U.S. journalist Barbara Demick describes this "class structure" as an updating of the hereditary "caste system", combining Confucianism and Stalinism.[9] She claims that a bad family background is called "tainted blood", and that by law this "tainted blood" lasts for three generations.[10] She asserts, however, that North Koreans are not told of their classification, and that children can grow up without knowing about their family status.[11] Similarly, analyst Helen-Louise Hunter describes songbun as "class background" and says that it is not officially published or precisely defined.[12]

The North Korean government, on the contrary, proclaims that all citizens are equal and denies any discrimination based on family background.[13][dead link]


Under Kim Il-sung, songbun was very important, it decided everything. Under Kim Jong-il, things are different—your family background still matters, but money nowadays is more important than social background.

—Description of songbun by a North Korean refugee born in the mid-1960s.[14]

Since the collapse of the Eastern Bloc in the late 1980s and early 1990s, the importance of songbun has decreased. Before the collapse, the North Korean economy was heavily subsidized by the bloc. Through these funds, the government was able to provide all material goods, so income could only be derived by working in industry or the bureaucracy. As a result, one's ability to obtain goods from the distribution system, where one could live, what career was pursued, or how much one could advance in society depended solely on their songbun, which made it the "single-most important factor that determined the life of a North Korean". Before the centralized system's collapse—which led to famine—the government had "near-complete control of an individual's life"; ergo, the only way to increase one's status or affluence was by advancing through the bureaucracy.[14]

During the 1994 to 1998 North Korean famine itself—when up to 2.5 million died—the songbun system "often determined who ate and who starved", according to Brian Hook.[15]

As the centralized system collapsed, the importance of songbun decreased. To survive, capitalism was "rediscovered", and the average North Korean now derives most of his or her income through private enterprise. When these private markets started, it was instead more advantageous to be part of the hostile class, because they were not as dependent on the government as were those with better songbun. Military service has decreased in popularity; previously, after seven to ten years of service, a North Korean man could hope to become a low-level bureaucrat, but nowadays it is more profitable to engage in private enterprise. Songbun remains important to members of the government elite, but for the majority of North Koreans, wealth has become more important than songbun when defining one's place in society.[14]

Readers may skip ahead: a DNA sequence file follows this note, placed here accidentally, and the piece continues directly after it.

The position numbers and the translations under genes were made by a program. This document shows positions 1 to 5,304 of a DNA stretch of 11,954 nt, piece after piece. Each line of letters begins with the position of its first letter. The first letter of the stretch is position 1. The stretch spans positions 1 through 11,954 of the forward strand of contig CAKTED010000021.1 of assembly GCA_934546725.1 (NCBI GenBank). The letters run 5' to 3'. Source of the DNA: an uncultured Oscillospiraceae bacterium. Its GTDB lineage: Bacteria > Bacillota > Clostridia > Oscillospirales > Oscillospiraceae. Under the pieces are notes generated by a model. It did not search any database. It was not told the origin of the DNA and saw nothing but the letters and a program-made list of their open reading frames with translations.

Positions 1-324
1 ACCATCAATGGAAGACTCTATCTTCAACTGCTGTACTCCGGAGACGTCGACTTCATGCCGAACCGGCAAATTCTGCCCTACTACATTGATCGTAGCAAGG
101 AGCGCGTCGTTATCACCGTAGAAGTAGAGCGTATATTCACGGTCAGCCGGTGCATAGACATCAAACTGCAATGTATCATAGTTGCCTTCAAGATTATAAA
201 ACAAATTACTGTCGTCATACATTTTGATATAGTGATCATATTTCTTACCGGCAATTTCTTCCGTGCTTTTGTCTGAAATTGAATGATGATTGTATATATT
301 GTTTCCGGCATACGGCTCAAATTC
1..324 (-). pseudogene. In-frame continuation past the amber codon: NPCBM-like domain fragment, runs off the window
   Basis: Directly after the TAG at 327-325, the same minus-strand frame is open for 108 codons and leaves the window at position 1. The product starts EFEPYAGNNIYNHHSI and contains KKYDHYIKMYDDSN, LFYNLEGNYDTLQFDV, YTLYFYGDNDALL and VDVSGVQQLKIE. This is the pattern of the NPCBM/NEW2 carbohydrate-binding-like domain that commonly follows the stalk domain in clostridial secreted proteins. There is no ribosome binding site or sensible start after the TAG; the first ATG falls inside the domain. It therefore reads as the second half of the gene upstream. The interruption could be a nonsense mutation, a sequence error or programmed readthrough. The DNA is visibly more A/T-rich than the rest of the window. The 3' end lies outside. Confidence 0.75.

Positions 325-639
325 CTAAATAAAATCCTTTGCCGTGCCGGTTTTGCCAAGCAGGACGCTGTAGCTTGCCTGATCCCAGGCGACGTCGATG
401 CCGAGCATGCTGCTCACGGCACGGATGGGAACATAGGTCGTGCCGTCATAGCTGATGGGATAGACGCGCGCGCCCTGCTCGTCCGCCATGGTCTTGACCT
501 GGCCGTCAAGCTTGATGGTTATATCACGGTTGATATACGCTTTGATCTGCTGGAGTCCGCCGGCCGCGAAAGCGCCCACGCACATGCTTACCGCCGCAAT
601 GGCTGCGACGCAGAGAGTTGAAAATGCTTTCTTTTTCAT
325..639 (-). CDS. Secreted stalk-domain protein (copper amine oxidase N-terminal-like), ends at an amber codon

A prominent example of songbun involves Ko Yong-hui, the mother of present leader Kim Jong-un. Ko was born in Osaka, Japan, which would make her part of the hostile class because of her Korean-Japanese heritage; furthermore, her grandfather worked in a sewing factory for the Imperial Japanese Army.[16] Before an internal propaganda film was released, after the ascension of Kim Jong-un, there were three attempts made to idolize Ko, in a style similar to that associated with Kang Pan-sŏk, mother of Kim Il-sung, and Kim Jong-suk, mother of Kim Jong-il and the first wife of Kim Il-sung.[17] These previous attempts at idolization had failed, and they were stopped after Kim Jong-il's 2008 stroke.[16] The building of a cult of personality around Ko encounters the problem of her bad songbun, as making her identity public would undermine the Kim dynasty's pure bloodline.[16] Ko's real name or other personal details have not been publicly revealed (her origins could be figured out, as she worked with Mansudae Art Troupe in Pyongyang), so she is referred to as "Mother of Korea" or "Great Mother", and the most recent propaganda film called its main character "Lee Eun-mi". The complications of Ko's songbun were such that after Kim Jong-il's death, her personal information, including name, became state secrets.[17] While songbun is usually passed from the father,[14] Ko's background has the "lowest imaginable status qualities" for a North Korean.[16]